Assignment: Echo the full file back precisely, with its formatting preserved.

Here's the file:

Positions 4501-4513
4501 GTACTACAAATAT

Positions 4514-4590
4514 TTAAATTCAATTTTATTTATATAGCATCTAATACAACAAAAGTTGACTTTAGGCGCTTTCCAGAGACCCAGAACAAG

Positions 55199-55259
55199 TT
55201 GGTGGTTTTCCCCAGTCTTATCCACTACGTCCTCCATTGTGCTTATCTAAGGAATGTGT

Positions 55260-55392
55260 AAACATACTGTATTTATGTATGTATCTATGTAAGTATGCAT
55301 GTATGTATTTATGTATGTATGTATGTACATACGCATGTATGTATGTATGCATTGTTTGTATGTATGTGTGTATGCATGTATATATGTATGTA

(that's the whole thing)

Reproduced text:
Positions 4501-4513
4501 GTACTACAAATAT

Positions 4514-4590
4514 TTAAATTCAATTTTATTTATATAGCATCTAATACAACAAAAGTTGACTTTAGGCGCTTTCCAGAGACCCAGAACAAG

Positions 55199-55259
55199 TT
55201 GGTGGTTTTCCCCAGTCTTATCCACTACGTCCTCCATTGTGCTTATCTAAGGAATGTGT

Positions 55260-55392
55260 AAACATACTGTATTTATGTATGTATCTATGTAAGTATGCAT
55301 GTATGTATTTATGTATGTATGTATGTACATACGCATGTATGTATGTATGCATTGTTTGTATGTATGTGTGTATGCATGTATATATGTATGTA